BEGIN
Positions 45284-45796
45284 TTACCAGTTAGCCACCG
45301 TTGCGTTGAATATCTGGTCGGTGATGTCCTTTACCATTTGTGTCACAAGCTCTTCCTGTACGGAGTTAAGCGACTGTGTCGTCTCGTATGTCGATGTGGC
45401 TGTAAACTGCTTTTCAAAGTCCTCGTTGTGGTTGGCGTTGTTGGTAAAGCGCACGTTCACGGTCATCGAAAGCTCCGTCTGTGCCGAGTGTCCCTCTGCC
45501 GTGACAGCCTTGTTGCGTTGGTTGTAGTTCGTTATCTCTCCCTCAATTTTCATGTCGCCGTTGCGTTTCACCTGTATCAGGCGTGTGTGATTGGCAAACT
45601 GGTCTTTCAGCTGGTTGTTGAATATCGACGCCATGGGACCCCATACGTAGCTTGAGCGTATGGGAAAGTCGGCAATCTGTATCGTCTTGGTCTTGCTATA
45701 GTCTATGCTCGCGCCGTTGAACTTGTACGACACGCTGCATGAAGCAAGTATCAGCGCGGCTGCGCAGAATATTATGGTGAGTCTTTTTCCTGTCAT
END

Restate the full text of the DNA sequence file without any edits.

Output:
Positions 45284-45796
45284 TTACCAGTTAGCCACCG
45301 TTGCGTTGAATATCTGGTCGGTGATGTCCTTTACCATTTGTGTCACAAGCTCTTCCTGTACGGAGTTAAGCGACTGTGTCGTCTCGTATGTCGATGTGGC
45401 TGTAAACTGCTTTTCAAAGTCCTCGTTGTGGTTGGCGTTGTTGGTAAAGCGCACGTTCACGGTCATCGAAAGCTCCGTCTGTGCCGAGTGTCCCTCTGCC
45501 GTGACAGCCTTGTTGCGTTGGTTGTAGTTCGTTATCTCTCCCTCAATTTTCATGTCGCCGTTGCGTTTCACCTGTATCAGGCGTGTGTGATTGGCAAACT
45601 GGTCTTTCAGCTGGTTGTTGAATATCGACGCCATGGGACCCCATACGTAGCTTGAGCGTATGGGAAAGTCGGCAATCTGTATCGTCTTGGTCTTGCTATA
45701 GTCTATGCTCGCGCCGTTGAACTTGTACGACACGCTGCATGAAGCAAGTATCAGCGCGGCTGCGCAGAATATTATGGTGAGTCTTTTTCCTGTCAT